Boxed and ready

Patrick Wilson, Juliet, 2010

Patrick Wilson, Juliet, 2010

He posted calendars. In his office and garage and kitchen  – spent several hours a week updating them to quarter hours, syncing old-school. With sharp colored pencils, he outlines boxes of time.

Fox news fills squared time between 6:30 and 8:30, formerly dinnertime.  Lawn maintenance and church in green numbered boxes. She watches the blue bedtime box inch its way up from 9:30 to 9:00 to 8:30. His outworn hands gripping thin pencils like colorful pickup sticks. She noticed the broken pieces pierce heavy duty trash bags on Tues mornings, even though he double bagged.

“When do you go to the john?” She was there, borrowing his angle grinder.  The grey clink of his fingers rummaged through a Folger’s coffee can, searching out an odd length screw.  The color sharp schedule catches her eye. Rocking back and forth, heel to toe.


“The john!” she says louder and points. He needed a hearing aid. Of course wouldn’t admit it. Old men love their bowel movements.  A daily badge, a gold star sir for gastrointestinal bravery.

“You didn’t schedule your bowel movements, isn’t that the highlight of your day?”

He scowls. A hoarse sound, possible guffaw. Remembers laughter like his last kidney stone.

She’s right, he didn’t schedule in his “constitution.” Takes good half hour or more. Enough to read the front page. Or study the obits for friends.

“guess I’ll have to update it. “

“And get a hearing aid.”

“what?” he deadpanned.  Heel turn. “Not gettin’ a damn hearing aid. Juliet couldn’t make me. Neither can you.”  Coughs. “So go on, here’s the grinder.  Keep the box neat will ya?”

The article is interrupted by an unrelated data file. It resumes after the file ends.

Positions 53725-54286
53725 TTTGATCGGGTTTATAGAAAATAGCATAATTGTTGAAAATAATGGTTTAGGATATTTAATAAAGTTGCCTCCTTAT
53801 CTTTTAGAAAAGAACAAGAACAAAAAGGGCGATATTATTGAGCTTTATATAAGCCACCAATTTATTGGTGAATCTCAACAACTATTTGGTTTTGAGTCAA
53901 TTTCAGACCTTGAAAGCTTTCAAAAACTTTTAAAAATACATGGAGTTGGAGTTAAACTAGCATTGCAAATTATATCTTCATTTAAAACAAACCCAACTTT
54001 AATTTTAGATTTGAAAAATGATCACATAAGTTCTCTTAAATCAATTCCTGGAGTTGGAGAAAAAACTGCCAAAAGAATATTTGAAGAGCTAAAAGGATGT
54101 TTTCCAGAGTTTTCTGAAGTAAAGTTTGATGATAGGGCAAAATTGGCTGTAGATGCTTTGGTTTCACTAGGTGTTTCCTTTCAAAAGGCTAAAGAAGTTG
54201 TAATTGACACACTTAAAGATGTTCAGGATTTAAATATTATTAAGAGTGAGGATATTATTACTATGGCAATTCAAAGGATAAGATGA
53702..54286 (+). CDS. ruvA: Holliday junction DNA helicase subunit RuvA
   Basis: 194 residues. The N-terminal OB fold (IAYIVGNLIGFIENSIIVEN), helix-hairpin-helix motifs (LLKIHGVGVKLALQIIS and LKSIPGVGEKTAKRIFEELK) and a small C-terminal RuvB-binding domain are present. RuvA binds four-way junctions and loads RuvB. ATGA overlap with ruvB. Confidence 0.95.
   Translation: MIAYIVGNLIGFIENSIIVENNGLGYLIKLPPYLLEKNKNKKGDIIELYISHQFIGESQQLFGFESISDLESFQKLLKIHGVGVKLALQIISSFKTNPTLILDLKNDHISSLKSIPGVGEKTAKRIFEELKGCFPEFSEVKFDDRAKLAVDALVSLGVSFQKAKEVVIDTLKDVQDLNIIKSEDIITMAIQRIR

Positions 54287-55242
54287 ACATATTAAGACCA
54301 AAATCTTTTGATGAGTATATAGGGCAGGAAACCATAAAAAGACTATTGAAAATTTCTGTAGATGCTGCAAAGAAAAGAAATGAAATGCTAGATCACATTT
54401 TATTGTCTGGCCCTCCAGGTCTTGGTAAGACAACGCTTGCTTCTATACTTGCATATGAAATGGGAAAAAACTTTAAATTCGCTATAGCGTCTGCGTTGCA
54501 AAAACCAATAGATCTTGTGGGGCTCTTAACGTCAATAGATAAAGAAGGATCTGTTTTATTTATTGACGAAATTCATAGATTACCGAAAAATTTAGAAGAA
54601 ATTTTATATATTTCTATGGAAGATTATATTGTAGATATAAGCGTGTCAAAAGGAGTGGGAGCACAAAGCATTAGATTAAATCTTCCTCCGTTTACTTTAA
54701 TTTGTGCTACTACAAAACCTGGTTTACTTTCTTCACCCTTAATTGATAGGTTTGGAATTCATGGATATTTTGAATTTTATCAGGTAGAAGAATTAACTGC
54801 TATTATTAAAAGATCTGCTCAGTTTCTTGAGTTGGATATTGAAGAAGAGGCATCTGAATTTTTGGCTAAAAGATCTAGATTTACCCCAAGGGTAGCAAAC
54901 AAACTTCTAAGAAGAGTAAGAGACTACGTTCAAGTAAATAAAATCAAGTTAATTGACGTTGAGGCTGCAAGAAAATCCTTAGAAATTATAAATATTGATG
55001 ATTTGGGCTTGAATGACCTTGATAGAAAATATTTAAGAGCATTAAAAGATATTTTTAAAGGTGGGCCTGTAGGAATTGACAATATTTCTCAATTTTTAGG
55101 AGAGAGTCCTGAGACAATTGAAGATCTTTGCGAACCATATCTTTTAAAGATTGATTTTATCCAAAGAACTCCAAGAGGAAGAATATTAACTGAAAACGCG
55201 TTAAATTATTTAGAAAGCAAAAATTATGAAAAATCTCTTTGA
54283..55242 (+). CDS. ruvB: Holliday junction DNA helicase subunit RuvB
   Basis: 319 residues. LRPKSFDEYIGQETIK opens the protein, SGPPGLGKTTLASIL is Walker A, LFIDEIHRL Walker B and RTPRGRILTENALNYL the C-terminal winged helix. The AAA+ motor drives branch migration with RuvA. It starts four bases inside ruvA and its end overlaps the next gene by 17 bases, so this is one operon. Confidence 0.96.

Shoes her out of this neat hen-house garage.  He hunts and pecks for the one screw he found and lost several times. Entirely unnatural. A neat garage I mean. That schedule too.

Wherefore art thou Rothko?

Not to be missed in Madrid, the Thyssen Museum.  This was my first real live Rothko and I fell for it, hard. Ambling around the bottom floor galleries, I felt very lost trying to interpret modern art and suddenly, “Heelllooo big guy.”   Tall, dark and green, it swept me off my feet.  A mesmerizing pool of color.  Go ahead. . . stick your toe in the water and swirl it around a bit (the green square is about the size of a plastic kiddie pool).  And I’ll tell you how to love Rothko.

Art by Mark Rothko Untitled (Green on Maroon) 1961 Mixed media on canvas. 258 x 229 cm Museo Thyssen-Bornemisza, Madrid

Untitled (Green on Maroon) 1961 Mixed media on canvas. 258 x 229 cm Museo Thyssen-Bornemisza, Madrid

First of all, you must ask your mind to step back.  This painting is like an “Ohm” in color.   A portal into yourself (going where no man has gone before) and if you listen to your brain flip-flopping “What is this. .  I can’t understand it . .What is he doing here?” You’ve totally missed it. Don’t try to “figure it out”  which is a relief actually. Noggin, take the bench, heart you’re up.

You are experiencing yourself and the color together.  What if you become the canvas, feeling the green and purple wash over you and all the emotions that happen.  Tip into the green and splash down into it. Let your soul fingers touch the edges where the purpley maroon meet the green shoreline.  Feel all the layers of color lap up against you.

Now what do you see?  Your grandmother’s green sweater and the smell of her perfume, the softness of your son’s favorite blankie, your lover’s eyes.  For me green = life and this makes me desperately want to be “alive.” Rothko invites you on an inner journey. The color, your guide; a baptism in jade. Skinny dipping in a Rothko.